Updated on February 27, 2018
The Ides of March – A Time to be Cautious?
Thanks to high school English classes where William Shakespeare is required reading the phrase The Ides of March can conjure prophecies of doom and a need for caution. Even if you’ve never read Shakespeare’s Julius Caesar, you’re probably familiar with the phrase.
But, The Ides of March did not originally mean anything sinister.
Ides comes from the old Latin verb iduare, which meant “to divide.” March 15 was a normal day in the Roman calendar meaning halfway through the month and coincided with the rise of the full moon.
Every month had an Ides. In March, May, July, and October ides fell on the 15th and in the other months it came on the 13th.
During Roman times, the Ides of March was the deadline for settling debts. So perhaps, some Romans considered the date ominous even before Shakespeare’s dramatization of the 44 B.C. assassination of Julius Caesar.
But, it was the soothsayer’s warnings to Julius Caesar in Shakespeare’s play that forever linked the date with bad luck.
Before March 15, Caesar ruled Rome as a temporary dictatorship. He very much wished to make the position permanent. His quest for power triggered a conspiracy to have him assassinated, and he was stabbed 23 times on the stairs of the Senate House.
Perhaps Caesar should have listen to the soothsayer, who it turns out was a real historical figure named Spurinna. According to Roman historians, Spurinna was a haruspex or religious figure who was able to divine the future by examining the dissected innards of sacrificial animals. He’d seen signs in February and warned Caesar, but Caesar chose to ignore him.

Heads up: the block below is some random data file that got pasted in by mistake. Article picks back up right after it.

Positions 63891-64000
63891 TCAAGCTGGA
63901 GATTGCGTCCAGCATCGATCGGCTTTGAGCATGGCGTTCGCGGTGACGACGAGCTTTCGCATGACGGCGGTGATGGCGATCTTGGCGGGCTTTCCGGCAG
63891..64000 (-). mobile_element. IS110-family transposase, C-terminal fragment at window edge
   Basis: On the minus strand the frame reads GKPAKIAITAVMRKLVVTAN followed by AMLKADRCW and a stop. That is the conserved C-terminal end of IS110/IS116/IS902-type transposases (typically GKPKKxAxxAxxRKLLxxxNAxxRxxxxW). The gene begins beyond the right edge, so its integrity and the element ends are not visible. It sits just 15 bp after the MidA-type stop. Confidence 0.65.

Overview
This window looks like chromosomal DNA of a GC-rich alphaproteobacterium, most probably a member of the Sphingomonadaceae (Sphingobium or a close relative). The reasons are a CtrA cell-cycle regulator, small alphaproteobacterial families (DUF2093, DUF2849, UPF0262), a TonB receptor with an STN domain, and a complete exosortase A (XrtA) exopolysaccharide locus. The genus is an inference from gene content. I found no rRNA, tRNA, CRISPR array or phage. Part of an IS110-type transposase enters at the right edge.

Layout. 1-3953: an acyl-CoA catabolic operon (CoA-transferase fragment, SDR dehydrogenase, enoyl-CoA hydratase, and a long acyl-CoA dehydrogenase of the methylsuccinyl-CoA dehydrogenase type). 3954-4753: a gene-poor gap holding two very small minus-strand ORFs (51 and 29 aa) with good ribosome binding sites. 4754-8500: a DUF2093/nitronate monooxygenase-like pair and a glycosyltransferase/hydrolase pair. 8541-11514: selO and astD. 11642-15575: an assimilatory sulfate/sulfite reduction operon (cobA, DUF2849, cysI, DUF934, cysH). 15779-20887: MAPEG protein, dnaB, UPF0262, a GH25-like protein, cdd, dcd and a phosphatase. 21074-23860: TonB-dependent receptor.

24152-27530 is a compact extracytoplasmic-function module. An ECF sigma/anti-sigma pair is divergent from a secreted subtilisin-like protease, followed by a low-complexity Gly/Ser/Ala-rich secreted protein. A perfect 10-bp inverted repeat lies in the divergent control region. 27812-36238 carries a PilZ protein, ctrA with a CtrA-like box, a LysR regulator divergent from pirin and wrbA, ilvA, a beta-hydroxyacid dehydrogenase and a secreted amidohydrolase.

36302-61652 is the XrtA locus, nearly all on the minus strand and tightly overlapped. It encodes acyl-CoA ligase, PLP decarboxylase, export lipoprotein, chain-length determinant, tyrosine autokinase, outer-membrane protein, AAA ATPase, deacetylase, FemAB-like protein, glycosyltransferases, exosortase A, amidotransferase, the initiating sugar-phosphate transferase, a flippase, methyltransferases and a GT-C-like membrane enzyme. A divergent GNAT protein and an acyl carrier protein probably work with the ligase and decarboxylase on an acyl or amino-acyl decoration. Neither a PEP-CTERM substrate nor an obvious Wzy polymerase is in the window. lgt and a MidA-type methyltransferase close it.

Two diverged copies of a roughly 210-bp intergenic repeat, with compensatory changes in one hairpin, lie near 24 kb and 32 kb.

Julius Caesar’s murder is not the only bad thing to happen on The Ides of March or March 15. Check out these:
- Smithsonian list of historical events that have occurred on March 15.
- The UK’s Independent suggests these five events as the worst things that have happened on March 15
- And, lastly, this blog that lists 11 Wonderful Things That Have Happened on the Ides of March
Bad things can happen any day. So can good things.
But I can tell you if I receive any warnings about the Ides of March, I’m going to side with caution. I don’t want a day like the one Julius Caesar had.
Do you think you should be extra cautious on the Ides of March?